Australian Jewish groups have rebuked the head of the country’s
Catholic church for comments he made on the Holocaust during a
televised debate aired on April 10 with evolutionary biologist
Archbishop of Sydney George Pell pointed toward the suffering of the
Germans when asked why the deity he believes in had allowed the
murder of six million Jews during the Holocaust.
“[God] helped probably through secondary causes for the Jews to
escape and continue,” Pell said. “It’s interesting, through these
secondary causes, probably no people in history have suffered the way
the Germans were [sic].”
The cardinal quickly backtracked, however, when the moderator said
there would be a “strong argument to be made” that the Jews suffered
more than the Germans.
“Yes, that might be right,” a visibly flustered Pell said. “I mean
the Jews... there was no reason why they should suffer.”
The Executive Council of Australian Jewry, an umbrella group that
represents the country’s roughly 90,000 Jews, responded on Saturday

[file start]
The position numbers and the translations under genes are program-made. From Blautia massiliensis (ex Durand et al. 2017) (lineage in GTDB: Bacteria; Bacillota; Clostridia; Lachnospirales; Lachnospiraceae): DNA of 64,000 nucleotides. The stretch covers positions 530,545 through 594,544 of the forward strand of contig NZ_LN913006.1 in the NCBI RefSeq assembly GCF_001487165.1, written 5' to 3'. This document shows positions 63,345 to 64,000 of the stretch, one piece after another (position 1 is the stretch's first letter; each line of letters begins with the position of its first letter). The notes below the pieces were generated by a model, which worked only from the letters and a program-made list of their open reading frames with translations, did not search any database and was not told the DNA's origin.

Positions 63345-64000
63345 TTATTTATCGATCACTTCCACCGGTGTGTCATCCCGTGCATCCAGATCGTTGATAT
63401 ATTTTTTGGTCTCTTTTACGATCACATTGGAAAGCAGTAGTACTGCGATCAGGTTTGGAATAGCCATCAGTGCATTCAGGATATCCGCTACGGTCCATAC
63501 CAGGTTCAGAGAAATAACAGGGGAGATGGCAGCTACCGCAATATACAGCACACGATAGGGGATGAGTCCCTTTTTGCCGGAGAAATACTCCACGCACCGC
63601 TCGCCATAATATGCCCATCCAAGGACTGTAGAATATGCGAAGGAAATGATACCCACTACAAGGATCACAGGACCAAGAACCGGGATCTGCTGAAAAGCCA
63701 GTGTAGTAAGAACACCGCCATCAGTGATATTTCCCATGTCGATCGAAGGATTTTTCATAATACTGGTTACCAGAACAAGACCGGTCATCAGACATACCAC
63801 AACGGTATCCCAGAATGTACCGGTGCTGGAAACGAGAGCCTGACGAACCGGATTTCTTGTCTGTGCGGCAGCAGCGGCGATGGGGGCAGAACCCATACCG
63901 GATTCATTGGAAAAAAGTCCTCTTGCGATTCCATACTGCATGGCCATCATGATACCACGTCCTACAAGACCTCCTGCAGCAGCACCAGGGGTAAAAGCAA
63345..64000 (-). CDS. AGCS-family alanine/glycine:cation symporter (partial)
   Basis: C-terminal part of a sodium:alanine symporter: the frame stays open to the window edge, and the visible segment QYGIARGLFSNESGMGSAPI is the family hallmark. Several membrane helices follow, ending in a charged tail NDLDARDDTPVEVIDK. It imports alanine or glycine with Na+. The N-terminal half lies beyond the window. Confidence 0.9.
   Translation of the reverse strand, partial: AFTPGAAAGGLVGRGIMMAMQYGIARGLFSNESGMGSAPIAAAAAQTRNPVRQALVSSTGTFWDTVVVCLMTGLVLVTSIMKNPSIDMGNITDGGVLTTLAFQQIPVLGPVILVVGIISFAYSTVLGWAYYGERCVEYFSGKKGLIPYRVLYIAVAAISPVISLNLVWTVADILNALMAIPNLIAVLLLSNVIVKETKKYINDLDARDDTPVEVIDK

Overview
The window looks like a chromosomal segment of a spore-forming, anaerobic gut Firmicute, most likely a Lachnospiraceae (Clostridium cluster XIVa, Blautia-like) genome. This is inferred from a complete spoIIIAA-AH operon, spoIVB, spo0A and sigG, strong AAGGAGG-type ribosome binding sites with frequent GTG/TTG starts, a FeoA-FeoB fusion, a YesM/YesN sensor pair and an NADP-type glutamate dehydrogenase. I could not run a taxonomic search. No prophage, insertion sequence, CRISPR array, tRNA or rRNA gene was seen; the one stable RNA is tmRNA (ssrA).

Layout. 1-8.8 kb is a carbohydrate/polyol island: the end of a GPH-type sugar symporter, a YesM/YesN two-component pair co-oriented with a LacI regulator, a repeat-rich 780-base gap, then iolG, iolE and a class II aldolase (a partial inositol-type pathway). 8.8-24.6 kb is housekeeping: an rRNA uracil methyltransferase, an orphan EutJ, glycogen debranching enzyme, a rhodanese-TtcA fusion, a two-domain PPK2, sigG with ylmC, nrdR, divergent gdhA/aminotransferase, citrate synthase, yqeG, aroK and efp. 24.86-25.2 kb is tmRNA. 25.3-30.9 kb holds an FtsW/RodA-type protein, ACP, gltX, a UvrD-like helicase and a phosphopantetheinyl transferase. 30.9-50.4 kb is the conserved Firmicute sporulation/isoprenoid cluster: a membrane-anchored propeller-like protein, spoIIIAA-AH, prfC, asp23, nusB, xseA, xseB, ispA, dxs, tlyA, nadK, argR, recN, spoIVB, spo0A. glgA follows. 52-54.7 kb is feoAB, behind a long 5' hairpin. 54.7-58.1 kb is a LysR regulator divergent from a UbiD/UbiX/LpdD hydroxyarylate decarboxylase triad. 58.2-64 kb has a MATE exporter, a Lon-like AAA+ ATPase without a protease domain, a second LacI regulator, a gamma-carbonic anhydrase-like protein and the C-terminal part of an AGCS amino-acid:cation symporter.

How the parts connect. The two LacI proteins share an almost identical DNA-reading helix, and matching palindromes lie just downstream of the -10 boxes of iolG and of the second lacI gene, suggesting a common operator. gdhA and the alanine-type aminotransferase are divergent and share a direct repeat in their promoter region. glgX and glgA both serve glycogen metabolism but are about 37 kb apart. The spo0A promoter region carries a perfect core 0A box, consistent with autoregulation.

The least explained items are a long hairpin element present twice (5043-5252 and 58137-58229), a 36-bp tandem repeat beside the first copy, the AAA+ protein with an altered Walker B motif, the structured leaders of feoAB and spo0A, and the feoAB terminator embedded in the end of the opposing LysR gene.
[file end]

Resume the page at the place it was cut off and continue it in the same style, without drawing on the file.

by calling the Catholic leader’s remarks “problematic.”
The cardinal later issued an apology.
“The last thing I would want to do is give offense,” Pell said.
“I am sorry that these points which I tried to make did not come out
as I would have preferred.”
The debate pitted the pious Pell against Dawkins, a well-known
advocate of atheism and scientific method. The two exchanged opinions
in front of a live television audience on a series of issues
including the existence of a supreme being, evolution, homosexuality
and climate change.
The controversial remark by Pell came after he was asked by the
moderator why he believed an almighty being had intervened during
biblical times to save the Jews but did not prevent the Holocaust.